Gold prices held fairly steady near the $1,290.00 level overnight and within the $1,285-$1,295 mini-range as dollar watchers noted an attempt by the US currency to recapture the 80-mark on the trade-weighted index. More official jawboning was on display overnight and the jaws most tightly clenched appeared to be those of Premier Wen of China.
In effect, the Chinese leader said “Meyiou Banfa” to the clamored-for 20% or 40% appreciation of his country’s currency, saying it would come attached with certain ‘strings’ (like upheaval in the domestic social order, for starters) that he is unwilling to accept.
Over in the Old World, the Eurozone Flash Services Purchasing Managers Index flashed a less-than-comforting figure of 53.6 (down from the 55.9 level recorded in August) as the European version of the US economic recovery slowdown appears to be taking hold on the continent. However, the region climbed out of the trough of recession just a few months after the US did so last June, as reported earlier via the NBER analysis.
For the moment however, given the continuing fragility of said recoveries, the two central banks in question remain ‘on hold’ with the enactment of their exit programs. The Greek (and, to a certain extent, other PIIGS members) credit ‘incidents’ of May have temporarily delayed the ECB’s plan to mop up excess liquidity, while August’s string of economic data prompted the Fed to do likewise and now offer bond purchases in the event that the recovery morphs into contraction.
This morning’s 12,000 filings jump in jobless claims for the latest reporting period certainly would appear to play into the hands of those bettors who see the latter (yet, curiously, continue to load up on silver and noble metals?). As is the (latest) norm, the drop in continuing jobless claims was ignored, as was the fact that –on a historical basis-such claims reliably rise following the Labour Day holiday.
Leading indicators for August were on tap but US stock index futures were already showing a dip following the not-so-hot European data. As well, traders were anticipating that reports regarding existing home sales levels for August –albeit likely to show a gain- will probably end up at their second-lowest level on record. Later this morning, the awaited numbers turned out as follows: August LEI rose 0.3% - a better showing that that recorded in July, but still sluggish enough to maintain anxiety levels more elevated than normal. Home sales gained 7.6% last month but the ‘all-clear’ signal has not been sounded on the real estate front, either.
Precious metals hovered near previous levels and showed minor losses within the first hour of trading as an amalgam of dollar-watching, options expirations, and economic data digestion slowly became the defining pattern of today’s trading. Gold was off only marginally, showing a bid-side quote of $1,291.00 while silver fell 13 cents to the round figure bid at $21.00 an ounce.
Although backing away from the $1,297 area potentially sets gold up for a reversal, only a close under $1,236 would give confirmation of a completed wave 5 – according to EW snapshot analysis last night. Blow-off tops remain a possibility (somewhere near $1,370) but CPM analysts –who also see this cyclical run coming to an end within 12 months’ time – envision more of a ‘rounding tops’ pattern in the cards (with high targets not mentioned).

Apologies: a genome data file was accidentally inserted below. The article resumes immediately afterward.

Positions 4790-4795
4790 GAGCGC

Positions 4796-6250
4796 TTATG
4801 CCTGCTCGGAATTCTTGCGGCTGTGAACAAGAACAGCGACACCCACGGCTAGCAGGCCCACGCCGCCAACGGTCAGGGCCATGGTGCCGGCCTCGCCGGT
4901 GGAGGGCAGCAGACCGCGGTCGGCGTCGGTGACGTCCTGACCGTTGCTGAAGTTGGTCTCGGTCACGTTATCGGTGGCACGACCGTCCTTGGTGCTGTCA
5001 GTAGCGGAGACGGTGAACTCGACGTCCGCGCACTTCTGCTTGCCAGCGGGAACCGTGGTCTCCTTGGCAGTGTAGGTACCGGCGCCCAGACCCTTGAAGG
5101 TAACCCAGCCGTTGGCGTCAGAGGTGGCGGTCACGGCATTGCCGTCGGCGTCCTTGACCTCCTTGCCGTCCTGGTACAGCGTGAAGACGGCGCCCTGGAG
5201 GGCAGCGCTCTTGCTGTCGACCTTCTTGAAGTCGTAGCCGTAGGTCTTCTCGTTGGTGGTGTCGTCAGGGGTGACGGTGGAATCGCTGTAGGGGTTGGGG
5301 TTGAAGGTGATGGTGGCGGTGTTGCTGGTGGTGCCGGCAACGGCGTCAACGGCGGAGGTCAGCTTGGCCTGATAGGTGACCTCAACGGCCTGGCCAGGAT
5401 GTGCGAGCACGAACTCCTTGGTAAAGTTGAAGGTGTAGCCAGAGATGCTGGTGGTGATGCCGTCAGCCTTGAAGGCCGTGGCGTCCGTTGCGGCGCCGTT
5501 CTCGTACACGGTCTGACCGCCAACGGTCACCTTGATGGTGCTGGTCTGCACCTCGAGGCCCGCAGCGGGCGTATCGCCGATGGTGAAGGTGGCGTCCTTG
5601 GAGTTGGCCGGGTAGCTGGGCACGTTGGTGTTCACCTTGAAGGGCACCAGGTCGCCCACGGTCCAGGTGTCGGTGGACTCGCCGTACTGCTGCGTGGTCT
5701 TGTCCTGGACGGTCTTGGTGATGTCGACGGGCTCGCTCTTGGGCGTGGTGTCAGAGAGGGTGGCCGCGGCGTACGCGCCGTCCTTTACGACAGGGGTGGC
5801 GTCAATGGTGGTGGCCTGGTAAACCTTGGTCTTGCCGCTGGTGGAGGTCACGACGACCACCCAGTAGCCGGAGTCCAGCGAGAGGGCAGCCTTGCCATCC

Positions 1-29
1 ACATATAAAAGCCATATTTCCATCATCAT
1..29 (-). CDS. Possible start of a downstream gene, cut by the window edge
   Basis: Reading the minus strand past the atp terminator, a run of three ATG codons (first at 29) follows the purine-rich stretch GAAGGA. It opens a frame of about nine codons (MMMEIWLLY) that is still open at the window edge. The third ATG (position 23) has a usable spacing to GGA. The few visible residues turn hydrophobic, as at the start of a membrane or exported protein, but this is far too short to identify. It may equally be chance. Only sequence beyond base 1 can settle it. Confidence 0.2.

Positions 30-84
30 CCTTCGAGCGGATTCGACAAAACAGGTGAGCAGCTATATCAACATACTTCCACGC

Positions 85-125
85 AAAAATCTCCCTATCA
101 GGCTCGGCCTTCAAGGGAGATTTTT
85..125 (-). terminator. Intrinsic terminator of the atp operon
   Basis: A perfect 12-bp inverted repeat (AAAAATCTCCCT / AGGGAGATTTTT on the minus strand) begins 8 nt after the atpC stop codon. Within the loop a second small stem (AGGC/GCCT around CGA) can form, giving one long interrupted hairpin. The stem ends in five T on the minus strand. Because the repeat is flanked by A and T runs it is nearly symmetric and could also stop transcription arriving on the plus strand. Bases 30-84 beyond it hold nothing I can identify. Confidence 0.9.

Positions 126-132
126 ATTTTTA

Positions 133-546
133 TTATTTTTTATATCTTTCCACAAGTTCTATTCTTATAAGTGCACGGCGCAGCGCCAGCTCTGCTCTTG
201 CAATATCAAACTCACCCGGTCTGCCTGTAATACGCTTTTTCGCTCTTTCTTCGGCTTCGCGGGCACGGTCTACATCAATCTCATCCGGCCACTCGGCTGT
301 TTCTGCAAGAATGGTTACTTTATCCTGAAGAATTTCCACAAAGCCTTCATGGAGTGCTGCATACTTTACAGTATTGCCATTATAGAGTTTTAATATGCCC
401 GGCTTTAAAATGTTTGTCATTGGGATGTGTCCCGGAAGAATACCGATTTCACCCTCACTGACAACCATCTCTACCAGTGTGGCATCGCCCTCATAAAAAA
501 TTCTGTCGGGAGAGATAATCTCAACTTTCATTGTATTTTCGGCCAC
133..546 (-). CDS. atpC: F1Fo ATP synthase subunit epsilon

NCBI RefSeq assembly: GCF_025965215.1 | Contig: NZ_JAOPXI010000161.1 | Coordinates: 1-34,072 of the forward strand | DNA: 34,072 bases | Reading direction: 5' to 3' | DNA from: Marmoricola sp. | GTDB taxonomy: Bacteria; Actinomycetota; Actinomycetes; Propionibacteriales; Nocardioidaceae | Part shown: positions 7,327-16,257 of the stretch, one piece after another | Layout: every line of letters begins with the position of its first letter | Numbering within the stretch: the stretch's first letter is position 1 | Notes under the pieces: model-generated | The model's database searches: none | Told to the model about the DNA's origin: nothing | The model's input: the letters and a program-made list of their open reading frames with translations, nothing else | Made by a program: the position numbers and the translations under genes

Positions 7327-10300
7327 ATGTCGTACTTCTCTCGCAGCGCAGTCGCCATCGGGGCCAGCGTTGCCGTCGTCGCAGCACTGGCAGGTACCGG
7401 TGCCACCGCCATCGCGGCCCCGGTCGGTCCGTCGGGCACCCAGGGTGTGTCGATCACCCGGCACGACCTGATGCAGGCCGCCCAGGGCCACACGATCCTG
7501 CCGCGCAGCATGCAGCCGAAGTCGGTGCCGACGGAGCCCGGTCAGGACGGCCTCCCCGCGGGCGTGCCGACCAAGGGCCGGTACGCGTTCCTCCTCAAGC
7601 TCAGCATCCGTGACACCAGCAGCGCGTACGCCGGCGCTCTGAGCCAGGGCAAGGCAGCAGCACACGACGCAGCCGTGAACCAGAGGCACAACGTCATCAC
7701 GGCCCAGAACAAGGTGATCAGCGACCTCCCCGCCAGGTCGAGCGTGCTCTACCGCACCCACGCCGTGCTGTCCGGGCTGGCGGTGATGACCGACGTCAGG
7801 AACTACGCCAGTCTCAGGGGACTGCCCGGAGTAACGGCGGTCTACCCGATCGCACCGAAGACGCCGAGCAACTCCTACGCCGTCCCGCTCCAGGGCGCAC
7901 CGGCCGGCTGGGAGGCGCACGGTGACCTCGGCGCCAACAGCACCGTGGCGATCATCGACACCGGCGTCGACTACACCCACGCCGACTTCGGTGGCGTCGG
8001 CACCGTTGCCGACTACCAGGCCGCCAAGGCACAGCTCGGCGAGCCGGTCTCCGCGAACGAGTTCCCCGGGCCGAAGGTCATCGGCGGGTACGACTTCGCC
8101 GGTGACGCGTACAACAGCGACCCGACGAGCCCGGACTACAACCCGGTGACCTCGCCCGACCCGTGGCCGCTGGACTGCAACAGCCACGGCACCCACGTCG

Platinum dropped $1 to the $1,630.00 mark while palladium sustained a bit heavier selling damage, falling $7 to the $537.00 level. Steady was the operative word in rhodium – it remained parked at the $2,290.00 price marker following small ups/downs in the past twenty-four hours. Crude oil continued to struggle in the wake of further ‘unexpected’ increases in US supplies.
Black gold drew closer to the $74 mark. However, copper climbed to a five-month high as its inventory picture (stockpiles falling for the 31st week in a row) reflected apparently level demand despite the sluggish comeback in certain economies. Over in gold price land, our contact at Heraeus Precious Metals Management in NYC still expects assaults on the thus-far-elusive century mark, since “we are THAT close to it.”
Meanwhile, over in gold industry-land, a couple of noteworthy news items. First, yet another ‘sign-of-the-times’ headline (this one from this week’s Denver jamboree of diggers) proclaims that “Soaring Gold Prices Stoke Gold Executives’ Bullish Outlook.” Kinda like the research study that offered the stunning revelation that “Clothing manufacturers recommend using…clothing to keep warm.”
Next up, the finding by ABC News that three sales reps at Glenn “Arguing With Idiots” Beck’s favorite gold-selling firm were previously taken to court by the SEC on “allegations that they used deceptive mass mailings and what are sometimes called "boiler room" tactics to defraud 115 mostly elderly investors out of $1,180,000 over 13 months, according to court records.”
No argument there, Beck, as today marks the start of Congressional hearings into the controversial sales practices of precious metals dealers who pioneered the practice of weaving sales pitches into radio and TV broadcasts of right-wing conservative political personalities such as yours, Laura Ingraham’s, Mike Huckabee’s and Fred Thompson’s.
Meanwhile, remained tuned to the next live performance by the Fabulous Funds - $1,300 is the name of that tune, they say.
Jon Nadler is a Senior Analyst at Kitco Metals Inc. North America